(Winner!)

vs

Patrick Ewing

Pelle Eklund

vs

Phil Esposito
(Winner!)

 

F

 

Turk Farrell

vs

Sid Fernandez
(Winner!)

Irving Fryar
(Winner!)

vs

Ray Flaherty

Lloyd (World B.) Free

vs

Walt Frazier
(Winner!)

Bob Froese
(Winner!)

vs

Bill Fairbairn

 

G

 

Tony Gonzalez

vs

Dwight Gooden
(Winner!)

Mike Golic

vs

Frank Gifford
(Winner!)

Hal Greer
(Winner!)

vs

Richie Guerin

Claude Giroux

vs

Rod Gilbert
(Winner!)

 

H

 

Ryan Howard
(Winner!)

vs

Keith Hernandez

Wes Hopkins

vs

Sam Huff
(Winner!)

Hersey Hawkins

vs

Allen Houston
(Winner!)

Mark Howe

vs

Harry Howell
(Winner!)

 

I

 

Raul Ibanez
(Winner!)

vs

Jason Isringhausen

Mark Ingram

vs

Mark Ingram
(Winner!)

Allen Iverson
(Winner!)

vs

Darrel Imhoff

Gary Innes

vs

Earl Ingarfield
(Winner)

 

J

 

Willie “Puddin’ head” Jones

vs

Howard Johnson
(Winner!)

Seth Joyner
(Winner!) 

vs

Brandon Jacobs

Bobby Jones
(Winner!)

vs

Larry Johnson

Kim Johnsson

vs

Jaromir Jagr
(Winner!)

 

K

 

Chuck Klien
(Winner!)

vs

Jerry Koosman

Bucko Kilroy
(Winner!)

vs

Jim Katcavage

Johnny "Red" Kerr

vs

Bernard King
(Winner!)

Tim Kerr
(Winner!)

vs

Dave Kerr

 

L

 

Greg Luzinski
(Winner!)

vs

Al Leiter

Randy Logan

vs

Carl Lockhart
(Winner!)

George Lynch

vs

Jerry Lucas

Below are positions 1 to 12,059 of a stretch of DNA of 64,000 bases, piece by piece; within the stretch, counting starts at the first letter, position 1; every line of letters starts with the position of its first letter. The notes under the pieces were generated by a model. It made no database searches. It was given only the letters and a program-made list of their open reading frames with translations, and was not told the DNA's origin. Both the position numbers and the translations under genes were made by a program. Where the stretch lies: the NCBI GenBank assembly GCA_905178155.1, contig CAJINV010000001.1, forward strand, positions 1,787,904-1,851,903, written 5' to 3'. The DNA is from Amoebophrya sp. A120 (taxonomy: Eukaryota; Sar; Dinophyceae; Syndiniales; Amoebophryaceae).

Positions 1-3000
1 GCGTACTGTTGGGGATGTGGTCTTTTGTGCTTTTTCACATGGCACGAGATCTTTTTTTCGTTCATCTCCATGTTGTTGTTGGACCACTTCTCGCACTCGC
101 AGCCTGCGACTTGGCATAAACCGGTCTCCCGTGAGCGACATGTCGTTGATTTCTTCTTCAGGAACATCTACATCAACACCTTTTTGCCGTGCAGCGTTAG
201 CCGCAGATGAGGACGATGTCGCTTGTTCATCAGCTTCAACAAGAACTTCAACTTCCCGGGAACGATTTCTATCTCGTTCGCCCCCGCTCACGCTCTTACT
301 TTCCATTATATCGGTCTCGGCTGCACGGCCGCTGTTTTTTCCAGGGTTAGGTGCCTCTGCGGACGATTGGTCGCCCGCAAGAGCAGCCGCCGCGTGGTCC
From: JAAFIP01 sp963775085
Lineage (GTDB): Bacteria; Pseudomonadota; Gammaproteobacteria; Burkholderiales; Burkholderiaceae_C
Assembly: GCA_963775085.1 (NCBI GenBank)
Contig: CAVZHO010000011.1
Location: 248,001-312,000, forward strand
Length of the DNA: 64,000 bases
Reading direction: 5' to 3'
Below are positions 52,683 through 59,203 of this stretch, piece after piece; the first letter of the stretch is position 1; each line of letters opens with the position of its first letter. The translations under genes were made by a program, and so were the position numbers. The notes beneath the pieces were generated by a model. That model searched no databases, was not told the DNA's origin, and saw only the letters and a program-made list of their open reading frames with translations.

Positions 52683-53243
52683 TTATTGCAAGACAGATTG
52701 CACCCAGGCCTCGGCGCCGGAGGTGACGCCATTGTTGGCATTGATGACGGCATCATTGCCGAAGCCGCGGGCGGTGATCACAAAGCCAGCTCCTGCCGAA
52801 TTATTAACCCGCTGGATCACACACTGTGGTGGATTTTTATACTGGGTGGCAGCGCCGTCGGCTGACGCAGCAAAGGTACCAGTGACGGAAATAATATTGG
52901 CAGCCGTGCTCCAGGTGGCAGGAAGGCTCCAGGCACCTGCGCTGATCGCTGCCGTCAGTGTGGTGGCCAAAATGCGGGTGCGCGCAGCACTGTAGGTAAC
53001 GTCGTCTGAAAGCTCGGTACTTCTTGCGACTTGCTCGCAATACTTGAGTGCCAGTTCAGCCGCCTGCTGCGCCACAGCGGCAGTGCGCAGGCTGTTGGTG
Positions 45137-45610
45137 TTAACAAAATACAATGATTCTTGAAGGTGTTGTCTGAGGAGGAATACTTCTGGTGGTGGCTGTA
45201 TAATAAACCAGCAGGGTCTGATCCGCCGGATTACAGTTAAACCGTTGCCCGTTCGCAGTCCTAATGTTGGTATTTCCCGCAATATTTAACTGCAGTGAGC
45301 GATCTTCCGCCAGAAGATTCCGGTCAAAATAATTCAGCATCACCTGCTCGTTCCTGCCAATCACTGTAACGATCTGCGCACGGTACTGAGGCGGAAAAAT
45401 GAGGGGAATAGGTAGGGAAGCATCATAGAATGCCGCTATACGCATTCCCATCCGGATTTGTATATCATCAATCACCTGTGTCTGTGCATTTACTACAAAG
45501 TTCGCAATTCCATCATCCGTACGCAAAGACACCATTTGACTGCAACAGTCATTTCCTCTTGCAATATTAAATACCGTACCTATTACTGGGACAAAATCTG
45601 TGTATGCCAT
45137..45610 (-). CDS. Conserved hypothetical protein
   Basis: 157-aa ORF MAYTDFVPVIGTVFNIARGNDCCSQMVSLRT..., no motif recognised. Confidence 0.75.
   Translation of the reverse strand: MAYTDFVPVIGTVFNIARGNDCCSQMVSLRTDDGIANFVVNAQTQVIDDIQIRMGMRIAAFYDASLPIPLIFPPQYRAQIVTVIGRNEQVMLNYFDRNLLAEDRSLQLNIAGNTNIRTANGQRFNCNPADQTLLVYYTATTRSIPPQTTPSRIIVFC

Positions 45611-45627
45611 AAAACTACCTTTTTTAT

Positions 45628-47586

(Winner!)

Eric Lindros

vs

Brian Leetch
(Winner!)

 

M

 

Sherry Magee
(Winner!)

vs

Tug McGraw

Tommy McDonald

vs

Eli Manning
(Winner!)

Moses Malone
(Winner!)

vs

Earl Monroe

Rick MacLeish

vs

Mark Messier
(Winner!)

 

N

 

Ron Northy

vs

Jonathan Niece
(Winner!)

Al Nelson
(Winner!)

vs

Hakeem Nicks

Paul Neumann

vs

Wilie Naulls
(Winner!)

Simon Nolet

vs

Petr Nedved
(Winner!)

 

O

 

Al Orth

vs

Jesse Orasco
(Winner!)

Terrell Owens

vs

Bart Oates
(Winner!)

Kevin Ollie

vs

Charles Oakley
(winner!)

Joel Otto

vs

John Ogrodnick
(Winner!)

 

P

 

Jonathan Papelbon

vs

Mike Piazza
(WInner!)

Pete Pihos
(Winner!)

vs

Jimmy Patton

Tim Perry
(Winner!)

vs

Bud Palmer

 

 

 

 

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RAVINGS FROM A MAN WHO NEVER SLEEPS... 6/20

Here's my latest article for the South Jersey Mag...

HITCHING A RIDE!

It’s June.  Baseball’s in full swing.  School’s out.  Summer’s here.  Jersey Shore time.  Barbeques.  Graduation parties.   Time to stick the old thumb out and go hitchhiking.

Huh?  What’s that?  What the heck am I talking about with that “hitchhiking thing?  Let me explain.

Hard to believe Harry, but back in the sixties and seventies, it was extremely normal for Americans to hitchhike and pick up hitchhikers.  The road was full of them.  Come to think of it, I should take a moment here because there may be people reading this who have no idea what hitchhiking even is.
You would stand about ten feet from the curb or shoulder of the road you were on and stick out your thumb when a car would approach and attempt to look as friendly as possible.  That was it.  Simple as that.